This is a perfect example of an abandoned cart email because it includes every element: Great copywriting, clear CTA, personalization by showing the customer’s cart, and urgency. With text like “Going, going, (almost) gone” and “Our popular items sell out fast” customers are engaged. They also feel compelled to complete their purchase so they don’t miss out. This email closes with a CTA to answer questions and subscribe to their product updates. Again, Google focuses on ensuring the customer feels like they don’t want to miss out on anything.
Target takes a different approach in their abandoned cart email by offering a discount on the items in the customer’s cart. The text “New price alert” and “Time to check out” make it hard to walk away. But if that approach doesn’t work on their customer, Target also includes similar items to get their customer browsing and shopping again.
What I love about this example is that Casper uses social proof. Word of mouth and reviews are becoming increasingly important in the world of marketing. When people don’t complete a purchase, it might be because they haven’t finished their research. Casper’s abandoned cart email makes it easy for the customer to pick up where they left off in regard to their research. Plus, it includes snappy text and clear CTA buttons that entice the customer to continue shopping.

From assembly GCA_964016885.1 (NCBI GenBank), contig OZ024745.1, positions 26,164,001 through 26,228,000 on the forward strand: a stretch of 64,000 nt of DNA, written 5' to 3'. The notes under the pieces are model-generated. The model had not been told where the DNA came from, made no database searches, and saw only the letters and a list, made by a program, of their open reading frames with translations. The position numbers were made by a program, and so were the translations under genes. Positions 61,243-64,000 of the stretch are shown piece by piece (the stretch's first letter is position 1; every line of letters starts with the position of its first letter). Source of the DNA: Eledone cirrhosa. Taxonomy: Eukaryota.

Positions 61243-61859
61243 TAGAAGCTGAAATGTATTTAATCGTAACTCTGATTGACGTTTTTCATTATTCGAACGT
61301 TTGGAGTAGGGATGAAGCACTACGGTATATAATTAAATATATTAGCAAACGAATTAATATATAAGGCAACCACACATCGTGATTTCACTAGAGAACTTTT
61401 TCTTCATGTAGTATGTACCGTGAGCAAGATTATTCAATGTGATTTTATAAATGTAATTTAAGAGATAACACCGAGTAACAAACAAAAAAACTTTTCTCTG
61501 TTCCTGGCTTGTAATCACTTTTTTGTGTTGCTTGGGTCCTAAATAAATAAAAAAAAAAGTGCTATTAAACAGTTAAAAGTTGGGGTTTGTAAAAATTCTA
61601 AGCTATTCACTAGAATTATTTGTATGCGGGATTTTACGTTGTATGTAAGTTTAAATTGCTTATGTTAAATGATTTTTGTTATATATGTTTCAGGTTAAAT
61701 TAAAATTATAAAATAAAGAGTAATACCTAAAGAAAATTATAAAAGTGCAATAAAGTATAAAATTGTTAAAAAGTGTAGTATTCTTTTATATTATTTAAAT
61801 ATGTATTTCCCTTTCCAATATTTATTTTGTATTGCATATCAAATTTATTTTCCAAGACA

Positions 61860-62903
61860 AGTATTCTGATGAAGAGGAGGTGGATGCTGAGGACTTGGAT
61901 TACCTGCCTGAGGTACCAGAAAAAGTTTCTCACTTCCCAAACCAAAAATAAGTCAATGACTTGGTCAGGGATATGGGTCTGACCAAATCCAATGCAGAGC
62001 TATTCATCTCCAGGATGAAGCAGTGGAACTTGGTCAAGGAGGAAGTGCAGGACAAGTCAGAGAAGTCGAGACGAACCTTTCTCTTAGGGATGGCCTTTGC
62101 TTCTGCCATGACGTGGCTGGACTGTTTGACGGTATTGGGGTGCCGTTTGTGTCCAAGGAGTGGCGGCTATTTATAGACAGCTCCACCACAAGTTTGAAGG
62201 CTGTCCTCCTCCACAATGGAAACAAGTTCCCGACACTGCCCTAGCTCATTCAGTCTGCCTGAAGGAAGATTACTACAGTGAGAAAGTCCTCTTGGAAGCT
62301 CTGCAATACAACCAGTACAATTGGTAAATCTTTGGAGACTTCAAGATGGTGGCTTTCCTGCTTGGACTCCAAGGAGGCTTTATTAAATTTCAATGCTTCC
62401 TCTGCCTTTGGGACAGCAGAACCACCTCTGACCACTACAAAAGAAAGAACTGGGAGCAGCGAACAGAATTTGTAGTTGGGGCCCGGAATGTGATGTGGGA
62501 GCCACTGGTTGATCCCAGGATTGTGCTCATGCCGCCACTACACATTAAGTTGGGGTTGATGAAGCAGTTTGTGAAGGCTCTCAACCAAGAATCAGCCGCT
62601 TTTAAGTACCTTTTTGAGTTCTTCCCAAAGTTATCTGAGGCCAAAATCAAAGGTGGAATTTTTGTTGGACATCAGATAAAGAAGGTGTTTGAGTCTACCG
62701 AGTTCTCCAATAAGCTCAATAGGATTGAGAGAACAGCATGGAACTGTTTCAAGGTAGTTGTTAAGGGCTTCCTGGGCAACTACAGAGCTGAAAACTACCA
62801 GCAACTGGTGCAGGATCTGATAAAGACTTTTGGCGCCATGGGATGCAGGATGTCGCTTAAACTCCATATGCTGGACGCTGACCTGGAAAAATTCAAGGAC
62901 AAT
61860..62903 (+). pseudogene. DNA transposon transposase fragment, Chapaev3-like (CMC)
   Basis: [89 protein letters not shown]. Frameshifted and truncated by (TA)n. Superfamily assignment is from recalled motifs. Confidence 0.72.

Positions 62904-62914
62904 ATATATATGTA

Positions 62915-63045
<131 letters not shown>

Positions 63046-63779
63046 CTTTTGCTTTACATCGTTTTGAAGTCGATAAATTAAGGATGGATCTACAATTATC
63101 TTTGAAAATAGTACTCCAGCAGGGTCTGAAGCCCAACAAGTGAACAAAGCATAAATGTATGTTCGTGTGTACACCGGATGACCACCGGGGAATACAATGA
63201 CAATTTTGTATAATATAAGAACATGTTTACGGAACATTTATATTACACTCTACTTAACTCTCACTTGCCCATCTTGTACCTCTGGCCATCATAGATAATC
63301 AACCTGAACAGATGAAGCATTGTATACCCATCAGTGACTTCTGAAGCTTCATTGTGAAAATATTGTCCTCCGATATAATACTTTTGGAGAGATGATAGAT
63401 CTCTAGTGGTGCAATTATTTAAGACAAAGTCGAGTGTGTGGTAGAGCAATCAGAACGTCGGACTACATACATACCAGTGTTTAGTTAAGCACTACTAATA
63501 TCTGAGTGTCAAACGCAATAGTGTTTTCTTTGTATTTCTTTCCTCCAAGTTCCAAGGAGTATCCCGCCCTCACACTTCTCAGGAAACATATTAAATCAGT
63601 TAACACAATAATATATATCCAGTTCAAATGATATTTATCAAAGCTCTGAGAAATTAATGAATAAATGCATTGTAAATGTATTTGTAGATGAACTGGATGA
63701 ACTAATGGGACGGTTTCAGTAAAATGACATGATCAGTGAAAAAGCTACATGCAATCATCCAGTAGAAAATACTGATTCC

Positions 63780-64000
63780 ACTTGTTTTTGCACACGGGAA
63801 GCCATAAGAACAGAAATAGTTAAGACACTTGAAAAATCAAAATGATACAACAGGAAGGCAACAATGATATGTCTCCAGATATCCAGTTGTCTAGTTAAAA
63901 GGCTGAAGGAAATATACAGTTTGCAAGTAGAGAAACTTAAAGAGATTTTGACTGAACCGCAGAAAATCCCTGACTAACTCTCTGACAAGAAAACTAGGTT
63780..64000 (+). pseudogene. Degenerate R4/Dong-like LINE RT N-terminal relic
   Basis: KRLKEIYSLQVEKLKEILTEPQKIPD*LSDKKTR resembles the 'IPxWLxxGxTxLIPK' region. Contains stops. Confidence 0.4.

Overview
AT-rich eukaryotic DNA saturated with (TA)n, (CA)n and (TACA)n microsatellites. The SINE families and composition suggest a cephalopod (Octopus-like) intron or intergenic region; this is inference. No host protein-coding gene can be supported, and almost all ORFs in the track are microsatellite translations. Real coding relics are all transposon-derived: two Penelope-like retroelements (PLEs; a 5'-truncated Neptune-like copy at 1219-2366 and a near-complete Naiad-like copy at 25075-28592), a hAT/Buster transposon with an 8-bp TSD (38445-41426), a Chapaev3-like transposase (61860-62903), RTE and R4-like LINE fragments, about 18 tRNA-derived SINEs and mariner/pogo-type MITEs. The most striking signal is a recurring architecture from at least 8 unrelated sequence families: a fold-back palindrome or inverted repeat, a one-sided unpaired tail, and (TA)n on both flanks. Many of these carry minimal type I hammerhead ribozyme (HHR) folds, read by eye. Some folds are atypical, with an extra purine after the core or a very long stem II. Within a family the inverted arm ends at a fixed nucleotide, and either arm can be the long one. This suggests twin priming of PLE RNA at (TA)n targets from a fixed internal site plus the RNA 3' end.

Funny, interesting text is the way to your customer’s heart. Dote excels at it with humorous copywriting. In their email, they say “Your shopping bag has abandonment issues” and “Save these items hours of therapy and give them a loving home.” This text is entertaining, which makes the brand compelling to its customers. This example showcases how to use abandoned cart emails to illustrate your brand’s personality and create brand enthusiasts. Plus, this is short, sweet, and to the point, making it easy to continue shopping.
The bottom of Moschino’s email is unique because it includes information on secure payments and easy returns. For clothing ecommerce businesses, these are some of the top reasons that customers don’t want to make a purchase online. With their abandoned cart email, Moschino is trying to quell any doubts and take away any reason for hesitation. In addition, they also list the items in the cart and use clear CTAs.
Create Abandoned Cart Emails That Convert
Undoubtedly there are many different approaches to the abandoned cart email. We suggest A/B testing different variations to see what works for your audience. Do they prefer personalized emails? Discounts? Humorous text? It’s important to find out.
Abandoned cart emails can create brand enthusiasts and delights customers at every touchpoint. With stellar copywriting and branding, you can earn your customer’s trust and loyalty.
Editor’s note: This article was published in September 2019 and has been updated for comprehensive.